Q & A: Rubin keeps focus on the game
Chanda Rubin and her father, Judge Edward Rubin, are shown Sunday on the court at their home in Carencro.
Carencro's Chanda Rubin has played professional tennis since 1990, has earned more than $4.4 million on the WTA Tour and has seven singles titles and 10 doubles crowns to her credit. On Sunday, during Father's Day activities at the home of her father, 15th Judicial District Judge Ed Rubin, she talked to Advertiser Senior Sports Writer Bruce Brown about Wimbledon, her progress dealing with a knee injury and her father's influential love of the game of tennis.
Q: What part of Wimbledon do fans miss while watching the tournament on television?
A: "The feel of it. Number one, there's nothing like the feeling of being at Wimbledon - not only the tennis but the crowd and the energy they provide. Of course it's a Grand Slam event, but it has a feel all its own. There's all the history, and the structure has been there since the 1800's."
Q: What are your most memorable moments at Wimbledon?
A: "It hasn't been one of my best tournaments, but I've always gone in playing fairly well. Winning the junior title there (1992) was a great experience, and I've made it to the doubles semifinals on center court. Just walking on to center court is a special feeling. You lose yourself in the moment, and at that moment it's your court."
Q: What are British tennis fans like?
A: "They try to get more decorum there. They'll wait in queues and will sleep all night in a tent, rain or shine, to get tickets. People will leave during the day, and hand in their tickets, and they'll allow you to buy those at a reduced rate. They will wait out every day for that."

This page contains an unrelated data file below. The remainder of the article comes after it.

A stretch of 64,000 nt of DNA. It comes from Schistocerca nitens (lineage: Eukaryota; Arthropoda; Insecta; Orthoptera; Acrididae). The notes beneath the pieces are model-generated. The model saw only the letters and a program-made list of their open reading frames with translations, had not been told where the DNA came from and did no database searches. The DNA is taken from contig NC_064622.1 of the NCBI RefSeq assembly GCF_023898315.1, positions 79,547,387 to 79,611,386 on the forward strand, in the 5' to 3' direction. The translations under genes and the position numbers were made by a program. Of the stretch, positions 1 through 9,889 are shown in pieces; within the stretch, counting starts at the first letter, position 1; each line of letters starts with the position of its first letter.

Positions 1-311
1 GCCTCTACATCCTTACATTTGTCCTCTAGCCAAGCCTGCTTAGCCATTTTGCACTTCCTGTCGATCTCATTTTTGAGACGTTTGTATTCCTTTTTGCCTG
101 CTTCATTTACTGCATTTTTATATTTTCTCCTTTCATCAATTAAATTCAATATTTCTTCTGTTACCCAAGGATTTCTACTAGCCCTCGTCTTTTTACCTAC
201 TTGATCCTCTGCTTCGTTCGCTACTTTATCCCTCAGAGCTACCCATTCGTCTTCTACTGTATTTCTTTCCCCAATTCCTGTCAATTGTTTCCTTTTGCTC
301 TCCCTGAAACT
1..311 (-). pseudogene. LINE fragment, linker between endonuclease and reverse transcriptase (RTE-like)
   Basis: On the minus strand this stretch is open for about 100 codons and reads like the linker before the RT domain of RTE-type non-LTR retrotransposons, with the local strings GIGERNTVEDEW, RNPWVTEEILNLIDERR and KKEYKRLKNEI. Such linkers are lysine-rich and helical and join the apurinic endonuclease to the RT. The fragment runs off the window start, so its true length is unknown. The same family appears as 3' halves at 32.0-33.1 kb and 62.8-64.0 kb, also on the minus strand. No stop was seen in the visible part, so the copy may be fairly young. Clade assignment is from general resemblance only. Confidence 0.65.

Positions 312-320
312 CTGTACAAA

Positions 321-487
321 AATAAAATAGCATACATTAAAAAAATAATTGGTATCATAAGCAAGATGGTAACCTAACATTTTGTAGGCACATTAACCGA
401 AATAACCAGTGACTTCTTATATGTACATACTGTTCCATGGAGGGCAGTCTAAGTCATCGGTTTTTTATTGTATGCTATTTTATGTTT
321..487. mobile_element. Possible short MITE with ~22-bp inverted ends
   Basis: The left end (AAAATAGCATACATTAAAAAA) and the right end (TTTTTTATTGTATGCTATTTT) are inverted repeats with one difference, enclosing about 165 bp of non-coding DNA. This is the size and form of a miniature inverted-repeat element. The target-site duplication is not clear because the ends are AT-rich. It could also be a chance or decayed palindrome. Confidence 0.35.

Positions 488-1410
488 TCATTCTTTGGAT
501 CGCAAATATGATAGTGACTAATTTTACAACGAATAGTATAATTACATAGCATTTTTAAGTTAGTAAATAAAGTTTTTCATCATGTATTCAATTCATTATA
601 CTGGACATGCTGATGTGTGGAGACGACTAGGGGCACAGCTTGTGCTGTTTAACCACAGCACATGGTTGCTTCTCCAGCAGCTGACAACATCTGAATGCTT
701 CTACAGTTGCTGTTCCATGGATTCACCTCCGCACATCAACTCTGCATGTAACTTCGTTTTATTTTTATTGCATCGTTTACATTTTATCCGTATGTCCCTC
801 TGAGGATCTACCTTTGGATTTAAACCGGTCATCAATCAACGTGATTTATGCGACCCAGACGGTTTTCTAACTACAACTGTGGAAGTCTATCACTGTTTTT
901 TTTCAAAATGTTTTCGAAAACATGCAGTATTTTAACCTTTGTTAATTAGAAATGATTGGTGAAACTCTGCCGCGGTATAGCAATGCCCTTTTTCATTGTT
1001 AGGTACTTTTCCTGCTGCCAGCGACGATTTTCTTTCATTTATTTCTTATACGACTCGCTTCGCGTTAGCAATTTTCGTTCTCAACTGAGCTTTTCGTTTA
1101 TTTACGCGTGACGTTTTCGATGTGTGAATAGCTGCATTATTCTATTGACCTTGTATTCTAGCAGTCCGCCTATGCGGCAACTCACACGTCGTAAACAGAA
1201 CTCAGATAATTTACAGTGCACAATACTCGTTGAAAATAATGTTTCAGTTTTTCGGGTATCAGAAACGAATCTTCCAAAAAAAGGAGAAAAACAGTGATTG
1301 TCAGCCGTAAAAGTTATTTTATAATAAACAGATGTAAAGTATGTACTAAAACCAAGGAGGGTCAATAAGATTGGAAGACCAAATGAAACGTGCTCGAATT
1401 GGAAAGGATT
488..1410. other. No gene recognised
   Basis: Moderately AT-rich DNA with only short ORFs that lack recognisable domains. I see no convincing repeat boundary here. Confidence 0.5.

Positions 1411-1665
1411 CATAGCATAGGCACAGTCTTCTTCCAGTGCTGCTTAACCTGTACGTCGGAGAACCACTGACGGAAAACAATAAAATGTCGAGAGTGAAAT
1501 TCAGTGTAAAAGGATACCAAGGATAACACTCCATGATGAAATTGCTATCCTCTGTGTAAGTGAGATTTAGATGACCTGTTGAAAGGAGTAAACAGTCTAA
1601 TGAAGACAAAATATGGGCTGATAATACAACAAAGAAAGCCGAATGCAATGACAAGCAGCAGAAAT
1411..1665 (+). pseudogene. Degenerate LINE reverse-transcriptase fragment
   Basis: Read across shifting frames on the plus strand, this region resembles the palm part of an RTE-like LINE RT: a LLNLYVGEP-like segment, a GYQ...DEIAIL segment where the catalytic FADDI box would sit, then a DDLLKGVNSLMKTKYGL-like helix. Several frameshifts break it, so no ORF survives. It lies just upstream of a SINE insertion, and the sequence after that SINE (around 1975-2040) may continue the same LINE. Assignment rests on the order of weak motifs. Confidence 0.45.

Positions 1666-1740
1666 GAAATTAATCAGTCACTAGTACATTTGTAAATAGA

Q: Have you ever had strawberries and cream?
A: "Yes, but not very often."
Q: How different are the French Open (clay courts) and Wimbledon (grass)?
A: "There are two totally different requirements for those tournaments. In the French, you have to work the court and sometimes have to win a point a couple of times. You have to have a certain level of fitness and a certain mentality. You have to grind more, go a couple of extra points. On grass, the one who gets the first strike will have a big advantage."
Q: What has 2005 been like for you, coping with your injured left knee?
A: "The year is still up in the air. I'm working on getting healthy, to get to a level of confidence I'm comfortable with. There are a couple of guys I've been hitting with at River Ranch who have helped - that, and the conditioning program I have. I feel really good about that. My physical condition is the key. Mentally, I still feel that way about playing. I'm focused on playing tournaments in July, leading up to the U.S. Open."
Q: You've been on tour for 15 years now. Do you have a timetable for your career at this point?
A: "Not at the moment. It's been eight or nine months since I've played consistently. I'll be 30 next year, and that's an age when people start to retire. For me, personally, it will be based on how I feel. My health is the only determination right now."
Q: Any chance you'll still be playing professional tennis at age 47, like Martina Navratilova?
A: "No way. Obviously her mentality is what has made her one of the greatest champions in the game."
Q: What influence has your father had on your tennis career?
A: "He and my mom (Bernadette) have loved the game for as long as I can remember. From very early on tennis has been a part of my life and family. That's where my love of the game came from. Even now, he plays more than me sometimes. He's still out there playing matches, playing with friends, talking trash. It's just a game I've enjoyed playing, and as I got older I started to get more serious. When the sun is out, you want to hit balls and work on your game."
Originally published June 20, 2005